When it comes to sleep, it isn’t always easy. In addition to general insomnia, the things we eat, drink, and do during the day can play a role in how well or poorly we sleep at night. There are also some movement-related syndromes that can affect people when they are sleeping or trying to sleep.
Periodic Limb Movement Disorder
Often associated with Restless Leg Syndrome (also known as RLS), if your legs move uncontrollably every 20 to 40 seconds while you are in the midst of sleep, you might be experiencing this disorder.
Restless Leg Syndrome
This syndrome often gets worse as people age. It can sometimes be attributed to some medications, and it’s not surprising that both caffeine and alcohol can play a role. Someone suffering from this will feel “restless”, experiencing an urge to move their legs. This often occurs while the person is trying to relax, such as when sleeping. It is believed that in the US about 10% of adults experience this condition.
To put it simply, this condition is teeth grinding during sleep, though it could also be clenching of the jaw. There are a slew of reasons why a person might experience this phenomenon, including but not limited to, sleep apnea, medications, and even stress or anxiety.
This can be described as the inability to move while sleeping, typically occurring when a person is going from a state of wakefulness to a state of being asleep. It can happen both while you are trying to fall asleep and during the period when you are waking up. Many who experience sleep paralysis only have isolated occurrences, and it is rarely something that needs treatment.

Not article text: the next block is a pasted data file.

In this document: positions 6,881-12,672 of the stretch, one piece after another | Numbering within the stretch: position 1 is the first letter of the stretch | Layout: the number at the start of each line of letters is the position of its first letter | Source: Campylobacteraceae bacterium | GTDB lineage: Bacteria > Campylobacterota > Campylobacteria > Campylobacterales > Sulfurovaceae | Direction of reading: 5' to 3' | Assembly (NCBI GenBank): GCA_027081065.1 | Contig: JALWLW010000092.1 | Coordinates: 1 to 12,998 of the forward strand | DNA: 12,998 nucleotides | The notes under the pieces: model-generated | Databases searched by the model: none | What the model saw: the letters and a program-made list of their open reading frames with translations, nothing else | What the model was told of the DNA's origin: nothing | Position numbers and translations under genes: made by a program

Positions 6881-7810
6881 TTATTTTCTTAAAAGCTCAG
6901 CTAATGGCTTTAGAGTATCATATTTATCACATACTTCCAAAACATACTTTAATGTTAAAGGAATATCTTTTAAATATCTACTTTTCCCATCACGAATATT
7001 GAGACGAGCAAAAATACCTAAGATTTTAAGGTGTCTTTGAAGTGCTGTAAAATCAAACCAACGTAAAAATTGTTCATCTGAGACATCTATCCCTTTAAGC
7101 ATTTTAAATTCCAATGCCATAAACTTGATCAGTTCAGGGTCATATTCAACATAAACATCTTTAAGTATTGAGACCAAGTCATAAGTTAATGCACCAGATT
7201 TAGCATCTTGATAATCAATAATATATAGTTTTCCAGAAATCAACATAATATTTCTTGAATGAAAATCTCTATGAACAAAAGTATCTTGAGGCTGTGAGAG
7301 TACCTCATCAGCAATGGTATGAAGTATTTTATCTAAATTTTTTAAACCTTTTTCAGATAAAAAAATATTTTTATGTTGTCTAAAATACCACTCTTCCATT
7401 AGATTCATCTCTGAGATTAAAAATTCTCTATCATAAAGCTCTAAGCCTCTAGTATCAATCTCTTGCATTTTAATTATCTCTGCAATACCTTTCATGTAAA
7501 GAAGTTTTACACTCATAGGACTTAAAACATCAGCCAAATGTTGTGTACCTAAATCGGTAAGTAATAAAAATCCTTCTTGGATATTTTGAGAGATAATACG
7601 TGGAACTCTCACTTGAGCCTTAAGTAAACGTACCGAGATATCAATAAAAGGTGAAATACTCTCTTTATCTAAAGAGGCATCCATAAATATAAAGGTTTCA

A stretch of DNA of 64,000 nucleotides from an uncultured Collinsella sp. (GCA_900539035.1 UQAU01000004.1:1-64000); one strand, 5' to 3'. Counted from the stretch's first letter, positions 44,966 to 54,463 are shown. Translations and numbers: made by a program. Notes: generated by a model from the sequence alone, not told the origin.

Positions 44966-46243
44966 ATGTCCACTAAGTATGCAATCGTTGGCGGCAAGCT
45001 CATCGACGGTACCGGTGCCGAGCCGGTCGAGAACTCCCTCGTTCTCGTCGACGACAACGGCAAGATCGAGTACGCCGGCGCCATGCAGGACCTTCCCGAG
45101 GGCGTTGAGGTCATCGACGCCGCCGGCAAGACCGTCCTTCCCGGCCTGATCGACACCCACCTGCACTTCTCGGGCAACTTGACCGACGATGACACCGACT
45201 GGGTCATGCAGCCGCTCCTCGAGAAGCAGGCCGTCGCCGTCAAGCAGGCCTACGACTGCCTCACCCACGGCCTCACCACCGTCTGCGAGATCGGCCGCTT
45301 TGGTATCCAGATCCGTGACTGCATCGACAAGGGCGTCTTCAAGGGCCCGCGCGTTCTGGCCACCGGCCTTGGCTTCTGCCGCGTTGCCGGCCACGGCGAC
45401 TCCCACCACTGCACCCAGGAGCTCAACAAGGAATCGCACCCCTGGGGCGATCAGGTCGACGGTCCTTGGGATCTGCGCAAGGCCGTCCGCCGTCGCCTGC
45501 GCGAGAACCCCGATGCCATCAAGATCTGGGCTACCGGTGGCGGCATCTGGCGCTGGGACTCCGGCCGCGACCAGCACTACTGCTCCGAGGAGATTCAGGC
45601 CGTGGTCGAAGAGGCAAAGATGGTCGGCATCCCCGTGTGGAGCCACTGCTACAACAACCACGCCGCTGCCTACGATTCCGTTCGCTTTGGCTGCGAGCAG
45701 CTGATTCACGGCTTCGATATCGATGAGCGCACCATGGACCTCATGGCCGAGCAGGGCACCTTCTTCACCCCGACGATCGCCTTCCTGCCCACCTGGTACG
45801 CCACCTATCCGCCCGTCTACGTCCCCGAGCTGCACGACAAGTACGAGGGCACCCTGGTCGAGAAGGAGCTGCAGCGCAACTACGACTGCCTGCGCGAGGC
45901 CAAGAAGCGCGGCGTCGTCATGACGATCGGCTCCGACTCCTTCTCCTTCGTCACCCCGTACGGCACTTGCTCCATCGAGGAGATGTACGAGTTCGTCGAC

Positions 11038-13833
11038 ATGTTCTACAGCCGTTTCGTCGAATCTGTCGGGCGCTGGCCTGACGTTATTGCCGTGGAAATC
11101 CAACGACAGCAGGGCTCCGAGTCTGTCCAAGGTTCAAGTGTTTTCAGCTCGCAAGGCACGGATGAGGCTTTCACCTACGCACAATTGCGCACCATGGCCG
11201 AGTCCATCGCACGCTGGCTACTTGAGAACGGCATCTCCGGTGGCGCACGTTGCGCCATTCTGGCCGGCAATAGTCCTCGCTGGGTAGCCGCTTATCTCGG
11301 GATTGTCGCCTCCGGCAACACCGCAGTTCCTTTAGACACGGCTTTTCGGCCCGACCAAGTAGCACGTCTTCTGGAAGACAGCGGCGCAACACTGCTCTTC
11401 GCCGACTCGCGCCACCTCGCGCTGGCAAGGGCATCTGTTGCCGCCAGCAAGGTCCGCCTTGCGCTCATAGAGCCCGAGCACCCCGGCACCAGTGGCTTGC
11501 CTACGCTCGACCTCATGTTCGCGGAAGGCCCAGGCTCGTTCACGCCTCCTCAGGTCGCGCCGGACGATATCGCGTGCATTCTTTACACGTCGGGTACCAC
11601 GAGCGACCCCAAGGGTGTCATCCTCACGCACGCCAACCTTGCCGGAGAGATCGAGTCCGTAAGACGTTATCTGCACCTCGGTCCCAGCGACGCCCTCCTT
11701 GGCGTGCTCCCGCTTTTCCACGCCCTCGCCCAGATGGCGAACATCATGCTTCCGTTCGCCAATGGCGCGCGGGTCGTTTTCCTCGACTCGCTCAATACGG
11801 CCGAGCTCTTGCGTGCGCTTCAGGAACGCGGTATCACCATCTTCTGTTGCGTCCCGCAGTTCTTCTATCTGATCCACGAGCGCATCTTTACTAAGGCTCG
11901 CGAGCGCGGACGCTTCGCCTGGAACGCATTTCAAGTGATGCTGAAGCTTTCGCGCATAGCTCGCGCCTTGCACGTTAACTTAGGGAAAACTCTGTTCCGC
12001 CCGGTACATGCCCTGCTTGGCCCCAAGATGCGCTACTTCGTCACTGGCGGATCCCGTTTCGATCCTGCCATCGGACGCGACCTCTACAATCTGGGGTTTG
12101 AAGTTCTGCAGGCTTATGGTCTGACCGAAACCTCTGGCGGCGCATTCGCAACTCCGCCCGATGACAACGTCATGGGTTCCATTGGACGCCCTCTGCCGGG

Sleep Rhythmic Movement
Most often witnessed in children, this disorder involves either body rocking, headbanging, or head rolling, though it can also include leg or body rolling or leg banging. Though many children might exhibit these behaviors, it would only be diagnosed when the behaviors are to a point where sleep is disrupted due to it or bodily injury is experienced.
Sleep Leg Cramping
Many people suffer intense pain when they are trying to sleep, especially in the leg or foot. This pain can come while sleeping or awake, and the onset is often uncontrollable. Stretching the leg muscles can help with cramping.
As always, if you believe that you might have the symptoms of, or if you believe you are suffering from, any of these ailments, you should discuss your condition with your medical professional. Together you can create a plan of action that can assist you in combating these symptoms to bring you towards relief.